It seems reasonable to extrapolate from hospital-based data to the realm of ambulatory care, though there is not as much data there. Data from 2006 showed that the biggest driver of EHR adoption in office practices was practice size – small and safety net practices lag behind larger practices and clinics in their rate of EHR adoption. However there was only limited evidence of poorer IT access for physicians treating underserved patients.

Nevertheless, the ONC’s call for vendors to make sure that their products don’t worsen a “digital divide” is well heeded. In particular, small practices, safety-net practices and ambulatory care clinics that serve the underserved are sectors of healthcare delivery that need particular targeting in order to adopt EHRs. Largely because of expense, IT burden and workflow disruption of legacy EHRs (which rely on locally-installed server systems), these practices have had great difficulties embracing EHR technology.

If there is a large hospital that is able to purchase a system (assuming it is one that is appropriate for ambulatory usage), and offers it for free to its affiliated community physicians, then perhaps there is adoption in those settings. However, often the hospitals that serve such communities are the ones that are at the low end of EHR adoption rates. They often have much looser connection with their community physicians, leaving such physicians and clinics “on their own” when it comes to EHR adoption.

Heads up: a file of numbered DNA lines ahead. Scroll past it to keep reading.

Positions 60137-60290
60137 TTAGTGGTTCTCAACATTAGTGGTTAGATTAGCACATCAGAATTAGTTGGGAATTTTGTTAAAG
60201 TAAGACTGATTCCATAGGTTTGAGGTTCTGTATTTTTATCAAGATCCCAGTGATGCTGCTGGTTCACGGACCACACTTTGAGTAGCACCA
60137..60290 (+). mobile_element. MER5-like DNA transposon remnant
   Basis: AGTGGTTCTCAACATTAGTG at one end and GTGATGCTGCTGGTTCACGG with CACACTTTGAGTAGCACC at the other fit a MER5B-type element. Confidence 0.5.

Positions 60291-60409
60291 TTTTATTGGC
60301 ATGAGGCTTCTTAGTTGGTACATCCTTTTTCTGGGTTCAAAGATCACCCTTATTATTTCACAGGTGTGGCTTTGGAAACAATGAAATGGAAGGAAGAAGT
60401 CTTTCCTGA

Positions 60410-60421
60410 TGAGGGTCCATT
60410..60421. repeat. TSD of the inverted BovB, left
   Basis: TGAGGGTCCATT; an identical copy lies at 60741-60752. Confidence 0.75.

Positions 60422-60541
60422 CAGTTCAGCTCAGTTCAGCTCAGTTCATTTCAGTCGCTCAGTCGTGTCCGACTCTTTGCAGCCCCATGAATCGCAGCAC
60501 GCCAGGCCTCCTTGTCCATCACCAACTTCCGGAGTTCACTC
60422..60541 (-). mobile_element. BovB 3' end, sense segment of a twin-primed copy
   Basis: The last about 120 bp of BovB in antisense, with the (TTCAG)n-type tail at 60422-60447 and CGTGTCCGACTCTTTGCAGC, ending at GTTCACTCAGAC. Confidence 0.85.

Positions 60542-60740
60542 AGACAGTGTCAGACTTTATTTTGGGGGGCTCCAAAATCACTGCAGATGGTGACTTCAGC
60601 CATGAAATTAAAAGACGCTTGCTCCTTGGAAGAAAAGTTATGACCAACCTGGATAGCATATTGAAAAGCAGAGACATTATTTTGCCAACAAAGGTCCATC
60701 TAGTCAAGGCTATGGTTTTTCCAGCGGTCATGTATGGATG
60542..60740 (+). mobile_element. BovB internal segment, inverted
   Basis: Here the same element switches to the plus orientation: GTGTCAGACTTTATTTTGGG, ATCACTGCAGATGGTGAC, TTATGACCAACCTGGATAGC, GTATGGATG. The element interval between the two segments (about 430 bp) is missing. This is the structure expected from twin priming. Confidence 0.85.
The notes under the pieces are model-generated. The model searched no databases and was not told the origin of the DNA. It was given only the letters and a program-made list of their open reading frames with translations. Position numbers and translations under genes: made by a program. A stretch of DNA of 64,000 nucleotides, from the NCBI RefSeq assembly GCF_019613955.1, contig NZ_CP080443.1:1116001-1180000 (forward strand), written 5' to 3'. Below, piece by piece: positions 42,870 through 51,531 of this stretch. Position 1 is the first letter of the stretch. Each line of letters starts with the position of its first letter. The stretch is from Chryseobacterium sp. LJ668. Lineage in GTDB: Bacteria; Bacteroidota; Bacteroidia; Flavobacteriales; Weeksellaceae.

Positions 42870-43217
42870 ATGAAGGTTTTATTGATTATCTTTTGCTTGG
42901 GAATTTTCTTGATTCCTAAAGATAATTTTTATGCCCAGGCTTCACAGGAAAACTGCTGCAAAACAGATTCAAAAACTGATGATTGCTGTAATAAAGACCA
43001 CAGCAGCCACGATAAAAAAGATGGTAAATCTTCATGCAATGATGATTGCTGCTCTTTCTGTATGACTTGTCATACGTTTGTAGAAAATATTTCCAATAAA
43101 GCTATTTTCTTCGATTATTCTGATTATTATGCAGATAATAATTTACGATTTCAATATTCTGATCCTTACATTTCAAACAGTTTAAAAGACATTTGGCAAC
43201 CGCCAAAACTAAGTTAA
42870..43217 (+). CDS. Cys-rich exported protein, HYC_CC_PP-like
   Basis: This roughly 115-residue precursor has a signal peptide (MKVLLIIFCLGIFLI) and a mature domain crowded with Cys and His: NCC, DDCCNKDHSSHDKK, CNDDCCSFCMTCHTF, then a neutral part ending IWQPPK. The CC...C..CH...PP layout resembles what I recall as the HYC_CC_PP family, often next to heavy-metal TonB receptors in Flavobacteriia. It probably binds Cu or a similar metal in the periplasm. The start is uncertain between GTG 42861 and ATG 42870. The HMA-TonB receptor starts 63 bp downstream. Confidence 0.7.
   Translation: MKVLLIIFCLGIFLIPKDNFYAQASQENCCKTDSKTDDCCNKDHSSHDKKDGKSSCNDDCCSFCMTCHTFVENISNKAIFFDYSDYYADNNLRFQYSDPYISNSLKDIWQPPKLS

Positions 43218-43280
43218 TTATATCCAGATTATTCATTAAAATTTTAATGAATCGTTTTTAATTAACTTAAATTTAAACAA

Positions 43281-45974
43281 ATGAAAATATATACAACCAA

Web-based EHRs are emerging as the pathway to buck this trend. Our own experience with a low-cost (actually, it’s free) web-based ambulatory EHR has been dramatic uptake by physicians in all practice sizes – but especially among practices less than 5 physicians.

A particular program that Practice Fusion offers is the Practice Fusion Foundation, which helps bring sophisticated health IT systems to medical providers most in need. The EHR Assistance program partners with free clinics, non-profits and community health organizations to offer an ad-free version of the EHR to qualified non-profit organizations, along with specialized training, customizations, hardware guidance and implementation assistance.

We welcome the ONC’s call to the vendor community. It is fully in line with our outreach already. We have gathered significant experience in helping healthcare practitioners who deliver care in underserved and minority communities, and have accumulated a body experience in “what works.” Leveraging modern technology, and delivering the promise of EHRs (which are powerful tools in improving the quality of care) – these are advances that need to be available to all healthcare providers. We welcome everyone who helps move toward that future.


Robert Rowley MD
Chief Medical Officer
Practice Fusion EMR

Oct 18, 2010

Welcome to INVAR Medical Technologies blog!